One of the old issues about conditioning is whether the subject needs to make the actual physical response in order to make the association. At one time there were reports in the operant autonomic conditioning literature that paralyzing the skeletal muscles with curare did not prevent the formation of learning, but this could not be replicated later. Instead, somatic mediation (voluntary skeletal movements or relaxation) is the prime factor in supposedly autonomic conditioning. Recently, however, experiments with reversible inactivation of the cranial motor nuclei show that classical conditioning is learned without the subject actually making the eye blink response during acquisition training.

Pavlov himself appreciated the advantages of classical conditioning for studies of the neural bases of learning and memory. The advantages include the experimenter’s control over the stimuli for the association and the experimenter’s ready identification of the motor responses (Gormezano et al. 1986, Schneiderman et al. 1962, Prince 1964). Classical conditioning is a model system for understanding the biology of learning. Unfortunately, Pavlov failed to localize learning and memory, in large part because he took a ‘top-down’ approach, starting with the cerebral cortex, which most people incorrectly assume is the repository of even the simplest of memories. The detached spinal cord is capable of forming primitive associations that are classically conditioned. Recently, studies that have taken a ‘bottom-up’ approach starting with the circuitry for the basic reflexive response have shown that the association for classical conditioning of the somatic muscle response involved in eyelid conditioning is localized to the cerebellum as a type of motor learning (e.g., Thompson et al. 1997).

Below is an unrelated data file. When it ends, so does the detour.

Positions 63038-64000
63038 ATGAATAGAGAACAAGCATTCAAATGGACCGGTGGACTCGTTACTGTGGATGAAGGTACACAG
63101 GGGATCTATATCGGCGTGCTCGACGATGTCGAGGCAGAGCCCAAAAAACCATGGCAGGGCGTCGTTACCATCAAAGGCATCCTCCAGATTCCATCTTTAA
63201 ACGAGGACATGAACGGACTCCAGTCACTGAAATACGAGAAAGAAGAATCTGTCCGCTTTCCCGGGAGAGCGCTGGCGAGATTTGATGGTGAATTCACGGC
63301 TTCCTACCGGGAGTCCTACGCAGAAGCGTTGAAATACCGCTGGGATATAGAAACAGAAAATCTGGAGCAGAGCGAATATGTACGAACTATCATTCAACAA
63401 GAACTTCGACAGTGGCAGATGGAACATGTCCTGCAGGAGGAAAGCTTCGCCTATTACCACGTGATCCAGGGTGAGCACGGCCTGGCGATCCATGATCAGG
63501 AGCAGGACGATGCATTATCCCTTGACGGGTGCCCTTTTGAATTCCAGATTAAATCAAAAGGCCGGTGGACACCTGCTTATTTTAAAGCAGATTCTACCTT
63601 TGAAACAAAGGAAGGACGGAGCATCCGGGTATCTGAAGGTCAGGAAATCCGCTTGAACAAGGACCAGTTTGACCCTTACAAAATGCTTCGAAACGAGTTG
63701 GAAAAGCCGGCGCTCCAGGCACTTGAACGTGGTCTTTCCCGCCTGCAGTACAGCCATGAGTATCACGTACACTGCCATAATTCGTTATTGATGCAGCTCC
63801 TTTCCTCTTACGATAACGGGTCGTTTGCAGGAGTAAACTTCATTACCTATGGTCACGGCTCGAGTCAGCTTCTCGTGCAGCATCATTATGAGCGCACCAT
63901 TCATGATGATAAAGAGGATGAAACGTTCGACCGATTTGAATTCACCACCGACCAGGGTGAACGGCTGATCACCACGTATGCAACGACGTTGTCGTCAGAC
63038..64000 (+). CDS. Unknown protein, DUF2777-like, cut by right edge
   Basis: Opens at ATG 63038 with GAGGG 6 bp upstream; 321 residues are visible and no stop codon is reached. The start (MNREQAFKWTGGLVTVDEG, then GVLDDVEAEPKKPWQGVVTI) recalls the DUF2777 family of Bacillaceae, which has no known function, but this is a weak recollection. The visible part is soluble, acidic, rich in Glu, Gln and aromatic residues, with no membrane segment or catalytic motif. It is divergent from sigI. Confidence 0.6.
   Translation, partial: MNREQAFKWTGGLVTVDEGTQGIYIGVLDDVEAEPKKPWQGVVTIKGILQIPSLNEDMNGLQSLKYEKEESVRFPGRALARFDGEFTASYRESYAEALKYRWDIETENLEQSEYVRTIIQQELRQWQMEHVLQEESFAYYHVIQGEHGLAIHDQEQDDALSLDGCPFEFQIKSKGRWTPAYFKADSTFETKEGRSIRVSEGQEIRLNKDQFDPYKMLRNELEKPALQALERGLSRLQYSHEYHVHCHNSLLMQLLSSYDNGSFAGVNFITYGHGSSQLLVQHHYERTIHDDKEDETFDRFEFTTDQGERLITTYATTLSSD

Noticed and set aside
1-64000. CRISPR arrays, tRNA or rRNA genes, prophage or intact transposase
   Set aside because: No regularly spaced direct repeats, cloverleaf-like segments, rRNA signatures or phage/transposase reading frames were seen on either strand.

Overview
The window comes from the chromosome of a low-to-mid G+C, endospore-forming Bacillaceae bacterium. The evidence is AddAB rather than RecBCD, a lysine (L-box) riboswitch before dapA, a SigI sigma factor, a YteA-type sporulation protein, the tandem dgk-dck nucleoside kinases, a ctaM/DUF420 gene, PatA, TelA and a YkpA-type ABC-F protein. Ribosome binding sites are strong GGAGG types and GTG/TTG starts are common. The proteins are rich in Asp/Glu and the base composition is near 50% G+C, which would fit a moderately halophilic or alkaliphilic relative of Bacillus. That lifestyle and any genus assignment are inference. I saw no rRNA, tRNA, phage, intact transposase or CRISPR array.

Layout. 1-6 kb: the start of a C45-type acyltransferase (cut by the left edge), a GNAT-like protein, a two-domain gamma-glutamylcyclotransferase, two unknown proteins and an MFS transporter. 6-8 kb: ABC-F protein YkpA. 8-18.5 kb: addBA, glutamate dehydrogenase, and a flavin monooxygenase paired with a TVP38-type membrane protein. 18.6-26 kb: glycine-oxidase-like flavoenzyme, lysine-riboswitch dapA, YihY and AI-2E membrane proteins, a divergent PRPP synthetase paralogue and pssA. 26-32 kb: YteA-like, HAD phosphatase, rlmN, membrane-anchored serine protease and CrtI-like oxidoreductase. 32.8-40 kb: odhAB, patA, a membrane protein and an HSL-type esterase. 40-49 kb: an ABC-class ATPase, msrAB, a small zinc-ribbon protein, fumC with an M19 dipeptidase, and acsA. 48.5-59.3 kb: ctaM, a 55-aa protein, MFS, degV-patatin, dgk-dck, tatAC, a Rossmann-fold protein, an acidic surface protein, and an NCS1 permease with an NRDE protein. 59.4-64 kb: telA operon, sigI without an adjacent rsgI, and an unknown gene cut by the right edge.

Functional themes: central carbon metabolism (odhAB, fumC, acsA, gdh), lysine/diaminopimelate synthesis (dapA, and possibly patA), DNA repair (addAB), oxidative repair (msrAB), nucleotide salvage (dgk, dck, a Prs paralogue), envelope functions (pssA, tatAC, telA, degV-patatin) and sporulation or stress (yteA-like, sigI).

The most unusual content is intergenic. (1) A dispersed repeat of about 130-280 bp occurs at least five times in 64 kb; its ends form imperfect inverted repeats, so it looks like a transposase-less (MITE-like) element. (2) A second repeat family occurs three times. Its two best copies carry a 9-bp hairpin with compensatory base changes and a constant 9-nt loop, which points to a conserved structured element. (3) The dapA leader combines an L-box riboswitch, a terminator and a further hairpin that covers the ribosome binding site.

Today, classical conditioning of the eyelid response is increasingly favored for providing a quick, reliable test of cognitive functioning in human clinical settings (Woodruff-Pak and Steinmetz 2000, Green and Woodruff-Pak 2000). The reasons for this include the clear structure of the paradigm with identifiable control over the stimuli and responses, the extensive behavioral studies on the properties of classical conditioning, and recent advances in identifying neural structures responsible for or participating in classical conditioning.


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  2. Green J T, Woodruff-Pak D S 2000 Eyeblink classical conditioning: Hippocampal formation is for neutral stimulus associations as cerebellum is for association-response. Psychological Bulletin 126: 138–58
  3. Pavlov I P 1927 Conditioned Reflexes. Oxford University Press, Oxford, UK
  4. Prince J H (ed.) 1964 The Rabbit in Eye Research. Charles C Thomas, Springfield, IL
  5. Schneiderman N, Fuentes I, Gormezano I 1962 Acquisition and extinction of the classically conditioned eyelid response in the albino rabbit. Science 136: 650–2
  6. Thompson R F, Bao S, Berg M S, Chen L, Cipriano B C, Kim J J, Thompson J K, Tracy J A, Krupa D J 1997 Associative learning. In: Schmahmann J D (ed.) The Cerebellum and Cognition. Academic Press, San Diego, CA